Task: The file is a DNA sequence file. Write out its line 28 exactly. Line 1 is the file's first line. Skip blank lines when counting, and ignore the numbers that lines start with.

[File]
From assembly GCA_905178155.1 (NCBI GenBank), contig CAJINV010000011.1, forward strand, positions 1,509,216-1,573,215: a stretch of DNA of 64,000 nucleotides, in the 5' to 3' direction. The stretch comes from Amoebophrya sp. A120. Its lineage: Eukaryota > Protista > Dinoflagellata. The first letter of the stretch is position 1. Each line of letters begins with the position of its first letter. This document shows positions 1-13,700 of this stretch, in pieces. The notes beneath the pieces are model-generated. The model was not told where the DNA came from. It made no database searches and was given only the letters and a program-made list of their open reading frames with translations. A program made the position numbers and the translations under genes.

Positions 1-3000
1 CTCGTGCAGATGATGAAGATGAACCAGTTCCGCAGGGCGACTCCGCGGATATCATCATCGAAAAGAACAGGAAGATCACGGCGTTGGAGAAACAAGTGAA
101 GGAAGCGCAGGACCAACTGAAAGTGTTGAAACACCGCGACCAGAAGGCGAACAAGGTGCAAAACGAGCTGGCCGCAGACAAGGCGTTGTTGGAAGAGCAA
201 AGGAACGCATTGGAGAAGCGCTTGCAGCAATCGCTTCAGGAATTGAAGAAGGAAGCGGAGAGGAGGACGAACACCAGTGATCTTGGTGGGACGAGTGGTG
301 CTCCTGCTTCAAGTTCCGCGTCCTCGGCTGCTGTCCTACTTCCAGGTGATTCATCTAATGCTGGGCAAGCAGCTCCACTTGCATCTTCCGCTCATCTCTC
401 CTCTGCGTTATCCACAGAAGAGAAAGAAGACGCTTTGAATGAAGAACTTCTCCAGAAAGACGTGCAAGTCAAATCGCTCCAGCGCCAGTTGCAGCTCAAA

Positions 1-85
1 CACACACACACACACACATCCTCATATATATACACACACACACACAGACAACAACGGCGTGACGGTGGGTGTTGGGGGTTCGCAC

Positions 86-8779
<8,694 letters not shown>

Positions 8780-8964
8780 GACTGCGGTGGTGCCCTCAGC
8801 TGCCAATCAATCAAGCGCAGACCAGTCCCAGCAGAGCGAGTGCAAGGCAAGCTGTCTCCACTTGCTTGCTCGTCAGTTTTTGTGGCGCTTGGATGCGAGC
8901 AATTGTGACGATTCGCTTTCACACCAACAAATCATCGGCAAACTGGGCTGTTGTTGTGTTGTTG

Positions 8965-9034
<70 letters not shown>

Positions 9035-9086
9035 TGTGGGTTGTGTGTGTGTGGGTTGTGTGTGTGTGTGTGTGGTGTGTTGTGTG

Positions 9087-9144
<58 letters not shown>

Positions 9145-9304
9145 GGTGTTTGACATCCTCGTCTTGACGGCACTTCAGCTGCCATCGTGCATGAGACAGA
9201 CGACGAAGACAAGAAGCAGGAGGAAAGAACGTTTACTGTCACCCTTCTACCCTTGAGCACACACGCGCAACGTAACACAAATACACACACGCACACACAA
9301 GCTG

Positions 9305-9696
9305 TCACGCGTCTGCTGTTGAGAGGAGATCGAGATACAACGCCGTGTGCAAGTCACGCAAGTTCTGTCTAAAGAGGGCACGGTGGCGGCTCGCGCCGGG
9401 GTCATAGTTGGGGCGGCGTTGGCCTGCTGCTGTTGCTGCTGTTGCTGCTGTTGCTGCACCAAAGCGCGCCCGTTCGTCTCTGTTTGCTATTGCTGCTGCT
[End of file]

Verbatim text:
9401 GTCATAGTTGGGGCGGCGTTGGCCTGCTGCTGTTGCTGCTGTTGCTGCTGTTGCTGCACCAAAGCGCGCCCGTTCGTCTCTGTTTGCTATTGCTGCTGCT